The room in which young Robinson lived in New York faced Washington Square and was long and narrow like a hallway. It is important to get that fixed in your mind. The story of Enoch is in fact the story of a room almost more than it is the story of a man.

And so into the room in the evening came young Enoch's friends. There was nothing particularly striking about them except that they were artists of the kind that talk. Everyone knows of the talking artists. Throughout all of the known history of the world they have gathered in rooms and talked. They talk of art and are passionately, almost feverishly, in earnest about it. They think it matters much more than it does.

And so these people gathered and smoked cigarettes and talked and Enoch Robinson, the boy from the farm near Winesburg, was there. He stayed in a corner and for the most part said nothing. How his big blue childlike eyes stared about! On the walls were pictures he had made, crude things, half finished. His friends talked of these. Leaning back in their chairs, they talked and talked with their heads rocking from side to side. Words were said about line and values and composition, lots of words, such as are always being said.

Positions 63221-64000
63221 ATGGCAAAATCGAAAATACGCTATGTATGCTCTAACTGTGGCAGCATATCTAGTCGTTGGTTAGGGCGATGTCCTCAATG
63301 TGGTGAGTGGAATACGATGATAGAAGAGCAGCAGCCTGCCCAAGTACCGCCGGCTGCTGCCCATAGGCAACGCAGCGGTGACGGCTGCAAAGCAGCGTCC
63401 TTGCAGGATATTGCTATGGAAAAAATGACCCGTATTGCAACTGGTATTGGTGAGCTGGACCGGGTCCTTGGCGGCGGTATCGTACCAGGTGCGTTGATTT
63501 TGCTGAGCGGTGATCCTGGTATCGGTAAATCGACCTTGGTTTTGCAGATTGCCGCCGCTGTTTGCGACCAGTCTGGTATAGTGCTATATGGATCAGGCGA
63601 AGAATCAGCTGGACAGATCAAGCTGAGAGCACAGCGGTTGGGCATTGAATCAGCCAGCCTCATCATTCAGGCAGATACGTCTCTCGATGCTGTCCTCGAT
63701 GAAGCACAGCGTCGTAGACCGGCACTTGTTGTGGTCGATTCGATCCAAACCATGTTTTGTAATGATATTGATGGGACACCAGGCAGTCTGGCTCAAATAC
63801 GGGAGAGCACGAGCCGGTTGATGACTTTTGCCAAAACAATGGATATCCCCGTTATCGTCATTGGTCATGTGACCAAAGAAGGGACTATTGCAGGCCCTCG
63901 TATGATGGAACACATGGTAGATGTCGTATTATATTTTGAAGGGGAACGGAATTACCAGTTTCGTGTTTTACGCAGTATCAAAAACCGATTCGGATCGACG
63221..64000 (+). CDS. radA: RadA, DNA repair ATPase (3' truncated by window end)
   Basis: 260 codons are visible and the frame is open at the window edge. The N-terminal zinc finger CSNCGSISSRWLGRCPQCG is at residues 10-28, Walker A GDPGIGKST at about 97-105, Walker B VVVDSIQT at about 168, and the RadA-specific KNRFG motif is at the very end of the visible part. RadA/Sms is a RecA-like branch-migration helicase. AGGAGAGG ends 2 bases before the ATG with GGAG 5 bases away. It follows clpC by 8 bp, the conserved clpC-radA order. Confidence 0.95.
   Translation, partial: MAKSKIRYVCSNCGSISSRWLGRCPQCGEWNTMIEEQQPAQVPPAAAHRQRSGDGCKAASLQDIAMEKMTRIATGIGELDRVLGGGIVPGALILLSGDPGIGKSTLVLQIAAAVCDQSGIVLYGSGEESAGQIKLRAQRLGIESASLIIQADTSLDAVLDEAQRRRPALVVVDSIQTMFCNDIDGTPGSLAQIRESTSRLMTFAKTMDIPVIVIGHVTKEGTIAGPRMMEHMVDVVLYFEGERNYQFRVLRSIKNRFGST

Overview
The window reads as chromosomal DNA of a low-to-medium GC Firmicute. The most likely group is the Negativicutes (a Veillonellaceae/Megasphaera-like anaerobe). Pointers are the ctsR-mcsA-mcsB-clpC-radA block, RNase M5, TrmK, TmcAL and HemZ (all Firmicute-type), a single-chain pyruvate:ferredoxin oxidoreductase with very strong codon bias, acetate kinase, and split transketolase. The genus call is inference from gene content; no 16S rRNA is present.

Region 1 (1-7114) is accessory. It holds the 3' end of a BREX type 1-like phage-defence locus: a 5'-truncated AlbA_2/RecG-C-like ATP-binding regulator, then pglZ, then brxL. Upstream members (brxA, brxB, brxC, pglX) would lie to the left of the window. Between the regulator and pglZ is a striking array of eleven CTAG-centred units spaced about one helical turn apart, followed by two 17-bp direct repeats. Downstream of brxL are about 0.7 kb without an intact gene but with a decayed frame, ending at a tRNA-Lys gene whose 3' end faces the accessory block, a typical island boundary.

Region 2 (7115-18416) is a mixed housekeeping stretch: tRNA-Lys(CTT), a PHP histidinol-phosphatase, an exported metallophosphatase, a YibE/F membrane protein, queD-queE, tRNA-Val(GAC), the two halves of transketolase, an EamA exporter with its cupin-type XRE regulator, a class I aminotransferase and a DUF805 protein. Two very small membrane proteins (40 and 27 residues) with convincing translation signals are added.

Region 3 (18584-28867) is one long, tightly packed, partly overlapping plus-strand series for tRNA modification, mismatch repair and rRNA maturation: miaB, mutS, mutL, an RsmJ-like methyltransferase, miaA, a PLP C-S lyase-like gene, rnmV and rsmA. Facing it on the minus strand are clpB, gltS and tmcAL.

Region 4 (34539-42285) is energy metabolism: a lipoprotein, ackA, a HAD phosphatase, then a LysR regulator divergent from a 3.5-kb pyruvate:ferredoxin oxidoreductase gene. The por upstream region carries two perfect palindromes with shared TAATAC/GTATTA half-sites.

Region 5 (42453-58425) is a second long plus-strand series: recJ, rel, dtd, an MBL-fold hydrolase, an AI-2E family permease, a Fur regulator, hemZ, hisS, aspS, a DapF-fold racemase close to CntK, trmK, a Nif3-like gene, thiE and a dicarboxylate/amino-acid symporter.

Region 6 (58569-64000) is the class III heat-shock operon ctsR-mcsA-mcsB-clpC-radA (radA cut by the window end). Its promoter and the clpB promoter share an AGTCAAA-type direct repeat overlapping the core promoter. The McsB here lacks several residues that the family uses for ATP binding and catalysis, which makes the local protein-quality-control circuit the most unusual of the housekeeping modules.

Enoch wanted to talk too but he didn't know how. He was too excited to talk coherently. When he tried he sputtered and stammered and his voice sounded strange and squeaky to him. That made him stop talking. He knew what he wanted to say, but he knew also that he could never by any possibility say it. When a picture he had painted was under discussion, he wanted to burst out with something like this: "You don't get the point," he wanted to explain; "the picture you see doesn't consist of the things you see and say words about. There is something else, something you don't see at all, something you aren't intended to see. Look at this one over here, by the door here, where the light from the window falls on it. The dark spot by the road that you might not notice at all is, you see, the beginning of everything. There is a clump of elders there such as used to grow beside the road before our house back in Winesburg, Ohio, and in among the elders there is something hidden. It is a woman, that's what it is. She has been thrown from a horse and the horse has run away out of sight. Do you not see how the old man who drives a cart looks anxiously about? That is Thad Grayback who has a farm up the road. He is taking corn to Winesburg to be ground into meal at Comstock's mill. He knows there is something in the elders, something hidden away, and yet he doesn't quite know.